A key barometer of customer care will be the speed at which complaints are attended to, and rectified after being registered. Email, text, and most prominently, chatbots, are being leveraged to communicate with consumers, to target first time delinquent customers and find out how best they can assist them through financial burden. Chatbots should be designed to be relevant at each stage of the experience, to respond appropriately to different questions. Whether customers wish to view their utilities bills or enquire about late payments, chatbots facilitate a channel for streamlined connectivity and support.
Understanding different situations and offering counsel in an industry typically plagued by frustration, will strengthen long-lasting relationships with those feeling anxious about billing and disconnected supply. To meet individual customer needs, providers should listen to their customers first and foremost, then provide an informed set of payment options and bundles, and highlight how these different choices can provide them relief. By showing an understanding of the longevity of their financial situation, and reasons for non-payment, customer agents can develop a committed level of empathy.
Energy providers will increasingly leverage data-intelligent solutions, to track the evolution of household energy demand. By using data analytics to gather insights on consumption habits, energy providers can accurately predict and manage customer needs. With just under half of utility consumers agreeing on the importance of receiving relevant recommendations4, it is essential that providers track measures – such as energy efficiency – to tailor their payment plans and energy audits, and make this information accessible on mobile apps.
The High-Tech, High-Touch approach to customer care
Now more than ever, customers are in need of reminder calls and seamless payment rearrangements to allay their concerns about collections. Providers can enable push messaging and a continuous flow of dialogue with their customers through the development of innovative apps. Apps are facilitating a 24/7 helpline, as well as a wave of nudge innovations that are gathering pace in several European countries. Notifications that tell a customer that their energy use is 20 per cent higher than the average on their street, translates as the provider having an interest in them specifically, strengthening an emotional connection.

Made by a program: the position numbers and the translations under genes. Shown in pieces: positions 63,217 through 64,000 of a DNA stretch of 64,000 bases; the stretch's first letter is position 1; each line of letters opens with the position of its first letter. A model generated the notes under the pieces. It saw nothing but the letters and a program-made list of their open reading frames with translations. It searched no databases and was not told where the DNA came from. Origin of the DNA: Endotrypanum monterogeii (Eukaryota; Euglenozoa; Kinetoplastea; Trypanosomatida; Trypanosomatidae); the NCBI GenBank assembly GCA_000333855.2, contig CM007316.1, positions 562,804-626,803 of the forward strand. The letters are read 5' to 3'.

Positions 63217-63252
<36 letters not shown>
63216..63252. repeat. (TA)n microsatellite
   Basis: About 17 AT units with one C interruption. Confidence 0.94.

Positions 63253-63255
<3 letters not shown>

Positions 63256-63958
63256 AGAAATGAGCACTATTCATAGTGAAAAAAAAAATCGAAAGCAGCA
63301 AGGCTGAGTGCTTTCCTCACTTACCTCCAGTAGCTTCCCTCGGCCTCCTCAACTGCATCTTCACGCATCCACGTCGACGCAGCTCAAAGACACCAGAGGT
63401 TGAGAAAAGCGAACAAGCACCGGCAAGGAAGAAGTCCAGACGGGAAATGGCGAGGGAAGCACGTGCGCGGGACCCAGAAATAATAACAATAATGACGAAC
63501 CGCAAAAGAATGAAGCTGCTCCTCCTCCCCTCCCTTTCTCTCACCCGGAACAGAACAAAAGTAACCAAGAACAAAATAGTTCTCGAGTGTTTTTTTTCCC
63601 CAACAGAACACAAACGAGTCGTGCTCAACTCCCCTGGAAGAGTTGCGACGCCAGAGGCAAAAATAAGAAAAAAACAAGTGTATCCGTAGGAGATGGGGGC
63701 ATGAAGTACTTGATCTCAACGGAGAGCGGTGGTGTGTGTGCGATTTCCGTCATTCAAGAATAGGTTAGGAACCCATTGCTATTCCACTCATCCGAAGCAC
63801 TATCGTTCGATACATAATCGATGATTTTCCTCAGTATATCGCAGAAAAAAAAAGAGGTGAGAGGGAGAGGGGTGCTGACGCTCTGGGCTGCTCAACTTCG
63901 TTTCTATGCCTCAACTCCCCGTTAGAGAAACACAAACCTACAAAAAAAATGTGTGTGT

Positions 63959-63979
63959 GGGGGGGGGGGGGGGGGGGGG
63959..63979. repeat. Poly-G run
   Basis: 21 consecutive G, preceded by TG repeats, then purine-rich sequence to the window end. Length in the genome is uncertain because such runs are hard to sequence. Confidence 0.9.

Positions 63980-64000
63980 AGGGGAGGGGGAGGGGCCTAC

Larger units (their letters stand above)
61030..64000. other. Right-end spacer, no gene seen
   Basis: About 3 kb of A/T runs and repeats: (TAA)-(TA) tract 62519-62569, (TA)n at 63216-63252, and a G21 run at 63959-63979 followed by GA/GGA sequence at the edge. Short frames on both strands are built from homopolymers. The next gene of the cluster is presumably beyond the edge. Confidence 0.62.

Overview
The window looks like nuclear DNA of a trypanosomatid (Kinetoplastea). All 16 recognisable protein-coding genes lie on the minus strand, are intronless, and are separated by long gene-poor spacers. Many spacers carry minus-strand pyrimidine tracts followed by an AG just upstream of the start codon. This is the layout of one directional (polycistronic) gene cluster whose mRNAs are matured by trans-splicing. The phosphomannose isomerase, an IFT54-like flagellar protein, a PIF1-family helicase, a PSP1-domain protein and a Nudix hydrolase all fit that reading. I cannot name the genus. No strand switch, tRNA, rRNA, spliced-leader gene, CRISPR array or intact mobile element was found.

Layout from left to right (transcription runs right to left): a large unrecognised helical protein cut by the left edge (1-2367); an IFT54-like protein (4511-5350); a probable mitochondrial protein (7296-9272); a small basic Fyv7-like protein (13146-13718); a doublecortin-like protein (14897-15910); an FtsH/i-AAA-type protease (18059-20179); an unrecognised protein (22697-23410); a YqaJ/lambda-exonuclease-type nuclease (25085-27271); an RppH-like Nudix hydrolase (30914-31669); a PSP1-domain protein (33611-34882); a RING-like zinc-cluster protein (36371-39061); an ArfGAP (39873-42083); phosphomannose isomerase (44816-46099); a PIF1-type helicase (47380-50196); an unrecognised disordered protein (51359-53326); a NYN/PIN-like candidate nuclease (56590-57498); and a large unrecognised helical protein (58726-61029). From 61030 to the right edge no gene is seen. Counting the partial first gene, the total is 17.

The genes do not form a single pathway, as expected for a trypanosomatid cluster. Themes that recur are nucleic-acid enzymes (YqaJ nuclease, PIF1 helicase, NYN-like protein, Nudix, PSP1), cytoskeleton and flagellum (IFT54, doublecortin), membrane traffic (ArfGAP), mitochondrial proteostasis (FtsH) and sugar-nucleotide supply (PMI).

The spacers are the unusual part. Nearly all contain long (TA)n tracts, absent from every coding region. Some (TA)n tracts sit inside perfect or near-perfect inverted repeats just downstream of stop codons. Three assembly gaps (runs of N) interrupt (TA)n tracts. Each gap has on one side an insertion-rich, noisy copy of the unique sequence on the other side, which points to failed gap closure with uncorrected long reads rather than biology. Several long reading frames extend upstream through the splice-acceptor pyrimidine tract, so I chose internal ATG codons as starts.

However, these tools are only effective if they are leveraged intelligently by humans. To build trust within the fragile customer-provider relationship, companies should be unifying digital and human workforces, to make strategic decisions on when to leverage human agents to check in on certain customers. While apps can manage more general tasks, more finite decisions will need to be made by a trained human agent. Getting stuck with a bot, unable to transfer to a human agent, can be a huge source of customer dissatisfaction in the sector.
The future of the utility sector
In the new era of fast-moving digital transformation, utility companies are pursuing experience-driven strategies to assist customers during this recessionary phase, and add value to their offerings. Providing a dedicated level of support to those in financial hardship – with an emphasis on the human touch – has become pivotal to controlling customer attrition in hostile market conditions. Providers will need to do more, be more, and offer more, to redefine the customer experience and produce long-lasting emotional connections.